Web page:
Red John – Poor John

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I’m not an avid fan of The Mentalist, but when I have time, I watch it.  And I’ve watched it long enough to be sick and tired of the whole “Red John” underpinnings of the Patrick Jane character.

Short version.  His wife and daughter were murdered.  He seeks vengeance, and uses his people reading and logic skills to deduce murder after murder.  Many of those murders were also victims of Red John.

Red John, it is revealed over time, is a cultish figure, able to recruit men and women to his cause and penetrating the layers of law enforcement agencies to kill anyone captured that might give a clue as to who he is.

If you had to put a picture to him, you might conjure this guy:

Casting thought so, too, and set him up as a cult leader of a Scientology knock off.  He looks creepy enough to leave this signature sign at a murder scene, right?

Only, compared with the abundance of other nitwits introduced over the years, Malcolm McDowell, aka Bret Stiles, he’s the ONLY character that possesses any semblance of, well, cultish ability.  Not to mention facial features that can arrange themselves to convey a seriously ill intent and a voice that carries gravitas.

Instead, we got the Sheriff.  In a ho-hum plot twist, the Sheriff, ie, Red John, returned from the dead, thought to have been the victim of an explosion that also took the life of our better suited cult leader (2nd from left).

Whatever.  I’m happy to see him dead.  Rather, I’m happy to see the plot line dead.  But I doubt any viewer, in the rare scenes with the Sheriff, ever thought he was a Manson or a Dahmer or a Berkowitz or a Jim Jones.  He’s just your average bad guy with a badge.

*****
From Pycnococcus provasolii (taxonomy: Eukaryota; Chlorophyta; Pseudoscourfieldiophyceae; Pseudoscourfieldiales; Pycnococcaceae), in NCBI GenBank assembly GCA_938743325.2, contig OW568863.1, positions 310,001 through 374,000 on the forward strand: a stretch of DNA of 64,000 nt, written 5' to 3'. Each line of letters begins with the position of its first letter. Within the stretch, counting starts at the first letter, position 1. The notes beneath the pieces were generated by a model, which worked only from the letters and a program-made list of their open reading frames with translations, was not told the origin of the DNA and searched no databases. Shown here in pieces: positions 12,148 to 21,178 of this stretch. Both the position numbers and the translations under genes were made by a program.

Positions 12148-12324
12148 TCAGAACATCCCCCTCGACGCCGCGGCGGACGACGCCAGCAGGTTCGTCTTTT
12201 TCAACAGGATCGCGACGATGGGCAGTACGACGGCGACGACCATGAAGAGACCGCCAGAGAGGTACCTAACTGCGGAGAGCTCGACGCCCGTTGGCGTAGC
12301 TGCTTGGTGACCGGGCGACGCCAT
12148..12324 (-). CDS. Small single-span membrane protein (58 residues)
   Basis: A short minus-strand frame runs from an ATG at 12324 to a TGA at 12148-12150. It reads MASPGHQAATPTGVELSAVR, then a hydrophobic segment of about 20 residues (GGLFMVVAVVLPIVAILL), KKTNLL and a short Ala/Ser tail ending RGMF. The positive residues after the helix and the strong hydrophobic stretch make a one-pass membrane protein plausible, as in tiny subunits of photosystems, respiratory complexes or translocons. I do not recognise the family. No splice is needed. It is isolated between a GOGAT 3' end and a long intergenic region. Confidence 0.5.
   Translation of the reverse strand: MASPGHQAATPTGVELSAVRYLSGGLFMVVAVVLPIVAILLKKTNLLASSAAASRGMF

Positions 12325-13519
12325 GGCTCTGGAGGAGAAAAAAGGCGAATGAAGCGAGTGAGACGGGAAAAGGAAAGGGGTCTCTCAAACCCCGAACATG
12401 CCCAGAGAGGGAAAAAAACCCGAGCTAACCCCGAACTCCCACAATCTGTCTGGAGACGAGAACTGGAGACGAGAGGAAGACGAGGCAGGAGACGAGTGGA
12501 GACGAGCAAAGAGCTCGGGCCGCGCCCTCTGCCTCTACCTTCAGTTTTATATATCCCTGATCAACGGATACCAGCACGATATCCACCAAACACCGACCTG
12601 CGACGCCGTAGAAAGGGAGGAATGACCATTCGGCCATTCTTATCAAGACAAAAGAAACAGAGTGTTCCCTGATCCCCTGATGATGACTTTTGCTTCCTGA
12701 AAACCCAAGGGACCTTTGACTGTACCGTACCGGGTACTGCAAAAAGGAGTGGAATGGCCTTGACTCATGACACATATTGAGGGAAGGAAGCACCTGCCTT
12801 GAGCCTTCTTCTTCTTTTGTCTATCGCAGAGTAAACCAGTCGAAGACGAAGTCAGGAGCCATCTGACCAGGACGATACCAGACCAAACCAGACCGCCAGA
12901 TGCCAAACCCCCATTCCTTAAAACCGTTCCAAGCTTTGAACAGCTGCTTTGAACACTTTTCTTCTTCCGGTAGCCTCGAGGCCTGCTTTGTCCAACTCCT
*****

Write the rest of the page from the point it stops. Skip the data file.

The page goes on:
It’s almost as if the writers had to turn this story in with one week’s notice.  Wasn’t there someone looking over their shoulder to say, “Eh?  You’re really going to ask a mass murderer to walk up to a guy who hopes to kill him, and hold out his hand for a present?”   Really?  And this evil incarnate is actually going to indicate in his death scene that he regrets killing Jane’s family?  

Are you kidding me?  I think the writers were sick of this plot line, too, and at least they’re free to create some new ones after killing so many off.  Hopefully they’ll do better than some ridiculously stereotyped FBI agents as the “obstacle of the week” write-in.

There were two good points to this semi-finale.

1) Jane did anticipate and reason through the explosion to not only figure out that the person said to be Red John wasn’t, but also plan ahead to where he would be able to steer a meeting and have a gun ready.  Smart thinking, Jane, as we would expect from you.

2) They stuck to their guns, or pens rather, in allowing Jane to kill the killer as he always said he would.  They might have stopped short of that, fearful of fan responses who might have fallen in love with Jane and figured a “good guy” would never do that.  Well, he did it.  And it was, as far as non-verbal eloquence goes, extraordinary.   

We’ll see where the show goes from here.  There’s enough chemistry with Jane, Lisbon and Cho to keep things interesting, but the rest of the characters have run their course just as much as the current stable of writers. 

But, hey, there’s always Elementary.

1 comment :

  1. I've always enjoyed this show, but the "mysteries" they present each week are uniformly awful. The show survives due to the cast chemistry, and nothing else. I'm sorry to see 2 regulars leave, and I already hate Special Agent RuPaul as a new cast member.

    Gregg

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